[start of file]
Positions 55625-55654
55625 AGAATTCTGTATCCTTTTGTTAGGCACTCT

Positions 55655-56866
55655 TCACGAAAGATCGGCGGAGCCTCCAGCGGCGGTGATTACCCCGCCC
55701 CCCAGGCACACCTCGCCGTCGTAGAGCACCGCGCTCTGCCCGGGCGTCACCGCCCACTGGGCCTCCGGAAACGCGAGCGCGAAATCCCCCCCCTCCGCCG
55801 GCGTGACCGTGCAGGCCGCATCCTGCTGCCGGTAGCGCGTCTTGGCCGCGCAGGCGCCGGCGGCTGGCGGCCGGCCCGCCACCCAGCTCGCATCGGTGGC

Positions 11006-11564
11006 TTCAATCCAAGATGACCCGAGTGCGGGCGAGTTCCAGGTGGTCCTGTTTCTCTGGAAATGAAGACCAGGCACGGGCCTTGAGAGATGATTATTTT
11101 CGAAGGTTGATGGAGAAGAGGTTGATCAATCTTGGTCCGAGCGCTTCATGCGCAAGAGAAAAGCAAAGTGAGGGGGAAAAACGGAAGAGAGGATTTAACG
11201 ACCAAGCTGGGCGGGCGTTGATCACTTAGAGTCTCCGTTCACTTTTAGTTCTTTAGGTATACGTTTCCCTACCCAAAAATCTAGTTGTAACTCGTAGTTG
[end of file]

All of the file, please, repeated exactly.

Positions 55625-55654
55625 AGAATTCTGTATCCTTTTGTTAGGCACTCT

Positions 55655-56866
55655 TCACGAAAGATCGGCGGAGCCTCCAGCGGCGGTGATTACCCCGCCC
55701 CCCAGGCACACCTCGCCGTCGTAGAGCACCGCGCTCTGCCCGGGCGTCACCGCCCACTGGGCCTCCGGAAACGCGAGCGCGAAATCCCCCCCCTCCGCCG
55801 GCGTGACCGTGCAGGCCGCATCCTGCTGCCGGTAGCGCGTCTTGGCCGCGCAGGCGCCGGCGGCTGGCGGCCGGCCCGCCACCCAGCTCGCATCGGTGGC

Positions 11006-11564
11006 TTCAATCCAAGATGACCCGAGTGCGGGCGAGTTCCAGGTGGTCCTGTTTCTCTGGAAATGAAGACCAGGCACGGGCCTTGAGAGATGATTATTTT
11101 CGAAGGTTGATGGAGAAGAGGTTGATCAATCTTGGTCCGAGCGCTTCATGCGCAAGAGAAAAGCAAAGTGAGGGGGAAAAACGGAAGAGAGGATTTAACG
11201 ACCAAGCTGGGCGGGCGTTGATCACTTAGAGTCTCCGTTCACTTTTAGTTCTTTAGGTATACGTTTCCCTACCCAAAAATCTAGTTGTAACTCGTAGTTG